Male horses require routine sheath cleaning to prevent pain, discomfort, or even infection.
Things aren’t always what they seem. Years ago, before Tia Nelson, DVM, of Helena, Montana, went to veterinary school, she worked as a farrier and helped a local veterinarian with lameness cases. “One day he took me along to look at a horse that was lame in his hind limbs,” she recalls.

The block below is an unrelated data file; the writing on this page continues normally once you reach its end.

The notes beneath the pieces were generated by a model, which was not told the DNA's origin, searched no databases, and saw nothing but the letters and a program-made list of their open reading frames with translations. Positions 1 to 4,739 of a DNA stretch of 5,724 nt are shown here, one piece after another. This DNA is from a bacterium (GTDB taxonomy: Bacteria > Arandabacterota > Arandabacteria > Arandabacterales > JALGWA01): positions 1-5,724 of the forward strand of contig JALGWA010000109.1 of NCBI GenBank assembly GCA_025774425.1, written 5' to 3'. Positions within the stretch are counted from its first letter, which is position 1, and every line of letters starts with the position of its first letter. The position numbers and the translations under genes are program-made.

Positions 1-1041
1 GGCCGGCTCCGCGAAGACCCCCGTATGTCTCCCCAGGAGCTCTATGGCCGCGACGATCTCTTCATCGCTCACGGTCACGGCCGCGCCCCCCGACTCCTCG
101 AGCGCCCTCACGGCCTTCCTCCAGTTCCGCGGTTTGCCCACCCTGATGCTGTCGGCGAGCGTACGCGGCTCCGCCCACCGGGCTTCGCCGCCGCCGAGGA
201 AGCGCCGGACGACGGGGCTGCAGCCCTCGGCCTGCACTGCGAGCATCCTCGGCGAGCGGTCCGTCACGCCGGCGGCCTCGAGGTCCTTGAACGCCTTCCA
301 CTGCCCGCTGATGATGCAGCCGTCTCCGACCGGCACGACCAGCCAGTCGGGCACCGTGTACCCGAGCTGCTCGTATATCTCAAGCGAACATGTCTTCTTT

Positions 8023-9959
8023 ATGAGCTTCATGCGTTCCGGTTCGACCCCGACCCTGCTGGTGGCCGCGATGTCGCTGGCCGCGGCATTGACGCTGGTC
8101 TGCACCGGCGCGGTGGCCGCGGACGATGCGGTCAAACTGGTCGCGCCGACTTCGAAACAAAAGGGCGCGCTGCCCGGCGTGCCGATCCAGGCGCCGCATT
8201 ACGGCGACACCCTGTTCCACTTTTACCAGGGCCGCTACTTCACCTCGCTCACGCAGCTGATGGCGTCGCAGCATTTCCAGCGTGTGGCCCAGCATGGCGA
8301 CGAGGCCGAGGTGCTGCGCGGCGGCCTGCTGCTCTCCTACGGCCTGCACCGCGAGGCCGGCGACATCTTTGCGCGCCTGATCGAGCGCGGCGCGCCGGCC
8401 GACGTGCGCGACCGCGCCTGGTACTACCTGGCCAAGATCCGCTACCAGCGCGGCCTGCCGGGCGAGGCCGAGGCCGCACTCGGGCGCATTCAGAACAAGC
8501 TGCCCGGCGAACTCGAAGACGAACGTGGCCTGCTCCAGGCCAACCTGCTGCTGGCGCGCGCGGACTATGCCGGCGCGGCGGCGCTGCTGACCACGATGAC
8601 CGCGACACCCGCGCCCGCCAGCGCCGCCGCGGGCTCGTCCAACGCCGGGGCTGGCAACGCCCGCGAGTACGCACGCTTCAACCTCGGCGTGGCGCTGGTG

This gelding had been a futurity horse in training, but he had recently been “off” and couldn’t seem to get his hindquarters under himself. Nelson and the veterinarian watched the horse travel and noted he was picking up his stifles exaggeratedly. “The veterinarian grinned at me and asked if I knew what was wron
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